Both settlements addressed alleged negligence or other wrongdoing in the packaging and sale of risky residential mortgage-backed securities (RMBS), including at the former Bear Stearns Co, which JP Morgan bought in 2008. The banks settled without admitting wrongdoing and in separate statements said they were pleased to settle…
Goldman Sachs in 2010 agreed to pay $550 million, also without admitting wrongdoing, to settle SEC charges that it misled investors in a complex mortgage bond transaction.
The enforcement actions are the second and third from a “working group” of federal and state agencies created this year by President Barack Obama to investigate misconduct related to RMBS that contributed to the financial crisis.
And they ain’t over and done, yet.
The foreclosure machinery that has forced millions of Americans out of their homes is beginning to seize up as some lenders and their lawyers are accused of cutting corners in their pursuit of rapid home repossessions.
Evictions are expected to slow sharply, housing analysts said, as state and national law enforcement officials shine a light on questionable foreclosure methods revealed by two of the country’s biggest home lenders in the last two weeks.
Even lenders with no known problems are expected to approach defaulting homeowners more cautiously and look more aggressively for resolutions short of outright eviction…
GMAC has acknowledged legal missteps in processing mortgages, and JPMorgan Chase has acknowledged the possibility of missteps, and both have suspended all foreclosures in the 23 states where they need a court’s approval. That’s 56,000 in the case of Chase alone; GMAC declined to provide a number…
The federal government has been the majority owner of GMAC since supplying $17 billion to prevent the lender’s failure during the financial crisis…
Taxpayers provided the capital; but, no one kicked a sufficient number of Bush-era pickpockets out of management.
Daylife/Reuters Pictures used by permission
Ten of the nation’s largest banks have received a green light from the Treasury Department to repay $68 billion in government bailout money that they got during the height of the financial crisis.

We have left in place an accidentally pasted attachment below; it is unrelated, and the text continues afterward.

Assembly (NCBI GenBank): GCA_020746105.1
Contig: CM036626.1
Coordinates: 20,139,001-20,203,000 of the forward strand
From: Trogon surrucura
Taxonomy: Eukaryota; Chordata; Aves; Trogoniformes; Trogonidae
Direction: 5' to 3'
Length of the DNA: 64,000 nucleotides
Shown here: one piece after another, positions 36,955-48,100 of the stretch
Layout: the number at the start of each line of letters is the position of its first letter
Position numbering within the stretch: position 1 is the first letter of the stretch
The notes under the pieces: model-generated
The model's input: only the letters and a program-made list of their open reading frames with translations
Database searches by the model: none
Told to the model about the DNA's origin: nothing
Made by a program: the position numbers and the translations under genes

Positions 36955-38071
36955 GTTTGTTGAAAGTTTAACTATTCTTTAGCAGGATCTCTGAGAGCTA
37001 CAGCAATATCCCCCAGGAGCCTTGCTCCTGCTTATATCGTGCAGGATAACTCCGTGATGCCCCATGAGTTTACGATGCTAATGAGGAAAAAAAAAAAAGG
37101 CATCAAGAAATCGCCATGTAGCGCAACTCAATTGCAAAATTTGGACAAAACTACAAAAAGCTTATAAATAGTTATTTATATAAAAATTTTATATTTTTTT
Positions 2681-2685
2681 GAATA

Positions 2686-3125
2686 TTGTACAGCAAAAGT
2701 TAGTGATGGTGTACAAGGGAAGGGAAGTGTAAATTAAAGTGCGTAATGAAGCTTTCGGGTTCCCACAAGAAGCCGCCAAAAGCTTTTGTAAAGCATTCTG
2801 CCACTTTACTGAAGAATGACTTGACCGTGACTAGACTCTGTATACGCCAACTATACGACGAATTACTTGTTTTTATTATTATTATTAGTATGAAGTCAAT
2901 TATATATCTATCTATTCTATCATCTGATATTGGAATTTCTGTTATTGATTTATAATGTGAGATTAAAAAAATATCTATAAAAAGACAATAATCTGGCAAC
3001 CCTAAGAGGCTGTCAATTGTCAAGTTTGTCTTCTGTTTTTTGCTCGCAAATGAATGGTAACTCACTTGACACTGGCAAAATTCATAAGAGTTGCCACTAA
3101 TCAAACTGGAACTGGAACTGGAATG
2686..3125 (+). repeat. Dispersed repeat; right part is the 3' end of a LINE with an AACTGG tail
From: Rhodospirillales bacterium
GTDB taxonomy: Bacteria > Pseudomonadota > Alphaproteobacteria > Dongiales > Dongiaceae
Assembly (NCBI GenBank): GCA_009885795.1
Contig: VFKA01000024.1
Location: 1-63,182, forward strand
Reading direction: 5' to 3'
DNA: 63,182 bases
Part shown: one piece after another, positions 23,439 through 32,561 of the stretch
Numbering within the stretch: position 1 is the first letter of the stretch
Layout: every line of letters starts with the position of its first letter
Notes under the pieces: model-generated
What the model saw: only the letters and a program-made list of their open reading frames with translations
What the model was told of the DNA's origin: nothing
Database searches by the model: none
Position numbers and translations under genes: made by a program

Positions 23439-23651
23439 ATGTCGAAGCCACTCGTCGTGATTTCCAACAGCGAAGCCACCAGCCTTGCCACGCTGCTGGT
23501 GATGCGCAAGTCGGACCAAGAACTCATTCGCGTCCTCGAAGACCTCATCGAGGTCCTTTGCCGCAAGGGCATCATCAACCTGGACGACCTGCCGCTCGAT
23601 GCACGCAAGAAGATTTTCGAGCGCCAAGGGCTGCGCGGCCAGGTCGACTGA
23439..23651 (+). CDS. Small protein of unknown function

The banks have been busy strengthening their balance sheets in recent weeks by raising private capital. This move raises hope that the worst of the banking crisis is over.
The ten banks, including JPMorgan Chase, Capital One and Goldman Sachs, all got a clean bill of health following the recent stress test administered by government regulators.
Many had voiced a desire to pay back the money. Some had taken it very reluctantly, at the insistence of the Bush administration as it was trying to stabilize the financial system and insure that banks had money to lend. Along with the money came government limits on compensation for executives, which the banks are anxious to escape.
As the financial system has stabilized and the economy has shown signs of bottoming out, a number of the banks have been able to raise new capital from investors.
If the 10 large banks repay the full $68 billion, it would be a development welcomed by Congress and taxpayers. Added to loans already repaid by some smaller banks, it would bring the amount of TARP funds recovered to $70 billion. That’s about one-third of the nearly $200 billion the Treasury has injected into the nation’s banks.
Not so incidentally, these ten banks have also provided $2 billion in dividends to the Treasury during the course of the so-called bailout.
Yes, that’s right. We, the taxpayers, made money on this part of the deal.